Every maker of video games knows something that the makers of curriculum don’t seem to understand. You’ll never see a video game being advertised as being easy. Kids who do not like school will tell you it’s not because it’s too hard. It’s because it’s–boring
So what's your doll's name?" Boo asked me."Barbie," I said. "All their names are Barbie.""I see," she said. "Well, I'd think that would get boring, everyone having the samename."I thought about this, then said, "Okay, then her name is Sabrina.""Well, that's a very nice name," Boo said. I remember she was baking bread,kneading the doughbetween her thick fingers. "What does she do?""Do?" I said."Yes." She flipped the dough over and started in on it from the other side. "Whatdoes she do?""She goes out with Ken," I said."And what else?""She goes to parties," I said slowly. "And shopping.""Oh," Boo said, nodding."She can't work?""She doesn't have to work," I said."Why not?""Because she's Barbie.""I hate to tell you, Caitlin, but somebody has to make payments on that town houseand the Corvette,"Boo said cheerfully. "Unless Barbie has a lot of family money."I considered this while I put on Ken's pants.Boo started pushing the dough into a pan, smoothing it with her hand over the top."You know what Ithink, Caitlin?" Her voice was soft and nice, the way she always spoke to me."What?""I think your Barbie can go shopping, and go out with Ken, and also have aproductive and satisfyingcareer of her own." She opened the oven and slid in the bread pan, adjusting itsposition on the rack."But what can she do?" My mother didn't work and spent her time cleaning thehouse and going to PTA.I couldn't imagine Barbie, whose most casual outfit had sequins and go-go boots,doing s.uch things.Boo came over and plopped right down beside me. I always rememberher being on my level; she'd siton the edge of the sandbox, or lie across her bed with me and Cass as we listened tothe radio."Well," she said thoughtfully, picking up Ken and examining his perfect physique."What do you want todo when you grow up?"I remember this moment so well; I can still see Boo sitting there on the floor, cross-legged, holding myKen and watching my face as she tried to make me see that between my mother'sPTA and Boo'sstrange ways there was a middle ground that began here with my Barbie, Sab-rina,and led right to me."Well," I said abruptly, "I want to be in advertising." I have no idea where this camefrom."Advertising," Boo repeated, nodding. "Okay. Advertising it is. So Sabrina has to goto work every day,coming up with ideas for commercialsand things like that.""She works in an office," I went on. "Sometimes she has to work late.""Sure she does," Boo said. "It's hard to get ahead. Even if you're Barbie.""Because she wants to get promoted," I added. "So she can pay off the town house.And the Corvette.""Very responsible of her," Boo said."Can she be divorced?" I asked. "And famous for her commercialsand ideas?""She can be anything," Boo told me, and this is what I remember most, her freckledface so solemn, as ifshe knew she was the first to tell me. "And so can you.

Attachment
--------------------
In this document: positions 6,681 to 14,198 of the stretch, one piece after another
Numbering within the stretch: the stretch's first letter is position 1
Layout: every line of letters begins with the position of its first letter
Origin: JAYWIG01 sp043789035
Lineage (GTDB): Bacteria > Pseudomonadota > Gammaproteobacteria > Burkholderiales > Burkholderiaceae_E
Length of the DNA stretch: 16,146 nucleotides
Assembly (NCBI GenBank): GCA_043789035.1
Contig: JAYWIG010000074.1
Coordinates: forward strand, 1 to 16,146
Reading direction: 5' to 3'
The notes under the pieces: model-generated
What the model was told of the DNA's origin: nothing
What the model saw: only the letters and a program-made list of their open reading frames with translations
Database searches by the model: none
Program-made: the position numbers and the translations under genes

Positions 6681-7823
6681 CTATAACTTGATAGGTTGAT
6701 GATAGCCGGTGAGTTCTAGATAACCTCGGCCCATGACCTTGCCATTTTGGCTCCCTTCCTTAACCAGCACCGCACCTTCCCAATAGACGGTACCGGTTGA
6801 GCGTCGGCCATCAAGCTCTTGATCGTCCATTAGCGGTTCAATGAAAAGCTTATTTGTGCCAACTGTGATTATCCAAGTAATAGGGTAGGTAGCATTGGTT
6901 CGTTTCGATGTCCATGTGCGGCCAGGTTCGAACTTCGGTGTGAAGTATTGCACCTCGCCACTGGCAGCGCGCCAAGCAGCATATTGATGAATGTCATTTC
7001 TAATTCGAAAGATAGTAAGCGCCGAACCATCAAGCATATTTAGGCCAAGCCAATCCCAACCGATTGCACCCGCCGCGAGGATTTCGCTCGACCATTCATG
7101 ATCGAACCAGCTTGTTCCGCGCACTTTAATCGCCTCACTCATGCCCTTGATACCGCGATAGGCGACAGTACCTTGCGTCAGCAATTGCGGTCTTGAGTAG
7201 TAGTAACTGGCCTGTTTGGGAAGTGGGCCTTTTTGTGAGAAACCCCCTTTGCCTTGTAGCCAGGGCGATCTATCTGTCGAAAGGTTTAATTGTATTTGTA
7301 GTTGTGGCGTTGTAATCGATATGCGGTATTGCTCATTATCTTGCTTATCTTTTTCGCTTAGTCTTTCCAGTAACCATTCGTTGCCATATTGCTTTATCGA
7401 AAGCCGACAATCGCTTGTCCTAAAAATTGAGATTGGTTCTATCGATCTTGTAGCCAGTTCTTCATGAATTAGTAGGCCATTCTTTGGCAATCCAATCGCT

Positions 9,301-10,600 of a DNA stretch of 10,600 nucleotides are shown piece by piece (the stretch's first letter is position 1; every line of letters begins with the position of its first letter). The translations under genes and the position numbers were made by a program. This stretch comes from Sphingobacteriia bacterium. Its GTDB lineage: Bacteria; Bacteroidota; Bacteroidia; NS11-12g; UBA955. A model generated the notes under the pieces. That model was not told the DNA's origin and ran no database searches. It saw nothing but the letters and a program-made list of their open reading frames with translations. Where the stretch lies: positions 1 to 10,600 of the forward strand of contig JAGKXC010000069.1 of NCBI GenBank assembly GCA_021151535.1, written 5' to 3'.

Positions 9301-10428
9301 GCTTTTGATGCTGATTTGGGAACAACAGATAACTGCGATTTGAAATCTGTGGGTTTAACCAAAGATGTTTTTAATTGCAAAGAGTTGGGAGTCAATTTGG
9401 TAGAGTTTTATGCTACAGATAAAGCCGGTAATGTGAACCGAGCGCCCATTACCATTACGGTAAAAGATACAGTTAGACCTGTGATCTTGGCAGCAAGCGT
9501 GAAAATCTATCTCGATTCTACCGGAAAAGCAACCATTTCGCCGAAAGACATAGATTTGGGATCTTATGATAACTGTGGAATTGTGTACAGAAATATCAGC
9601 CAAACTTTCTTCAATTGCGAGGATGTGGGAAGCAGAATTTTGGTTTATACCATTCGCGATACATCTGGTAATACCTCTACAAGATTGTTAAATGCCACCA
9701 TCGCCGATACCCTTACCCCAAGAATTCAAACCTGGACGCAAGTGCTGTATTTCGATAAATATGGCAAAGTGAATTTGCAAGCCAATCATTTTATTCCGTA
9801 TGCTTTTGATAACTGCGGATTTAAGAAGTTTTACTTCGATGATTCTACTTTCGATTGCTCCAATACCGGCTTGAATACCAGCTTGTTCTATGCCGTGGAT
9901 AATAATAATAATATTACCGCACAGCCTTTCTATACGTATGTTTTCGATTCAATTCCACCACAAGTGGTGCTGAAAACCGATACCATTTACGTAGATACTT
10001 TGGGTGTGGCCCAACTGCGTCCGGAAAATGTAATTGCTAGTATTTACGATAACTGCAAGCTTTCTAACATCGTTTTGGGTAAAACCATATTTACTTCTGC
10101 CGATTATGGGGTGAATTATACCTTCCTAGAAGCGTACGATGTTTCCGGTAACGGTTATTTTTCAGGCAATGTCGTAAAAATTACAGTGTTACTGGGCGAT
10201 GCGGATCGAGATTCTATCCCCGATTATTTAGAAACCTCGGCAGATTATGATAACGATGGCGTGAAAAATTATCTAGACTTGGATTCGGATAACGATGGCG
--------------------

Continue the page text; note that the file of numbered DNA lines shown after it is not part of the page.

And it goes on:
Child psychologists have demonstrated that our minds are actually constructed by these thousands of tiny interactions during the first few years of life. We aren't just what we're taught. It's what we experience during those early years - a smile here, a jarring sound there - that creates the pathways and connections of the brain. We put our kids to fifteen years of quick-cut advertising, passive television watching, and sadistic video games, and we expect to see emerge a new generation of calm, compassionate, and engaged human beings?